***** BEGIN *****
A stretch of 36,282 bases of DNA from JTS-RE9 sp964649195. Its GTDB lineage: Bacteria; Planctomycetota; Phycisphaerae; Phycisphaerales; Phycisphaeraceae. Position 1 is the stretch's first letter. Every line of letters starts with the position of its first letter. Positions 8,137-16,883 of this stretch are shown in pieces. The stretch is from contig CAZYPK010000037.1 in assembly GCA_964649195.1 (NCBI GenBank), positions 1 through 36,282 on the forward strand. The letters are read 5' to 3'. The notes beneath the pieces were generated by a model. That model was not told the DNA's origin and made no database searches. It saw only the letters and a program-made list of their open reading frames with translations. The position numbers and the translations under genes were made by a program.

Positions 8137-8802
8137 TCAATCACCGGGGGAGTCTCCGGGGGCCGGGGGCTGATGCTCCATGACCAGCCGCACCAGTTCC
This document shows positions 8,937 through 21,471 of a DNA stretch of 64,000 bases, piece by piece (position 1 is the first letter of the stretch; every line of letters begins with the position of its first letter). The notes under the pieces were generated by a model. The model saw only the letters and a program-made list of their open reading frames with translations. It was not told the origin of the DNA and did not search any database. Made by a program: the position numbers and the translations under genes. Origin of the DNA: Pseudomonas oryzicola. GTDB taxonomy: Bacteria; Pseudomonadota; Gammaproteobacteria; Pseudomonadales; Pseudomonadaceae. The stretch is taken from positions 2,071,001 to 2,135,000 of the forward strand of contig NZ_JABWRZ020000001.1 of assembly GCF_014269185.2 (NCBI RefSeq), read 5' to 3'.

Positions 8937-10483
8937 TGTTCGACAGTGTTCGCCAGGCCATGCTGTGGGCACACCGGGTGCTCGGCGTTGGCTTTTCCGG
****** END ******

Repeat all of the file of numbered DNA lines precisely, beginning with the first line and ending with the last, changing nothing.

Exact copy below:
A stretch of 36,282 bases of DNA from JTS-RE9 sp964649195. Its GTDB lineage: Bacteria; Planctomycetota; Phycisphaerae; Phycisphaerales; Phycisphaeraceae. Position 1 is the stretch's first letter. Every line of letters starts with the position of its first letter. Positions 8,137-16,883 of this stretch are shown in pieces. The stretch is from contig CAZYPK010000037.1 in assembly GCA_964649195.1 (NCBI GenBank), positions 1 through 36,282 on the forward strand. The letters are read 5' to 3'. The notes beneath the pieces were generated by a model. That model was not told the DNA's origin and made no database searches. It saw only the letters and a program-made list of their open reading frames with translations. The position numbers and the translations under genes were made by a program.

Positions 8137-8802
8137 TCAATCACCGGGGGAGTCTCCGGGGGCCGGGGGCTGATGCTCCATGACCAGCCGCACCAGTTCC
This document shows positions 8,937 through 21,471 of a DNA stretch of 64,000 bases, piece by piece (position 1 is the first letter of the stretch; every line of letters begins with the position of its first letter). The notes under the pieces were generated by a model. The model saw only the letters and a program-made list of their open reading frames with translations. It was not told the origin of the DNA and did not search any database. Made by a program: the position numbers and the translations under genes. Origin of the DNA: Pseudomonas oryzicola. GTDB taxonomy: Bacteria; Pseudomonadota; Gammaproteobacteria; Pseudomonadales; Pseudomonadaceae. The stretch is taken from positions 2,071,001 to 2,135,000 of the forward strand of contig NZ_JABWRZ020000001.1 of assembly GCF_014269185.2 (NCBI RefSeq), read 5' to 3'.

Positions 8937-10483
8937 TGTTCGACAGTGTTCGCCAGGCCATGCTGTGGGCACACCGGGTGCTCGGCGTTGGCTTTTCCGG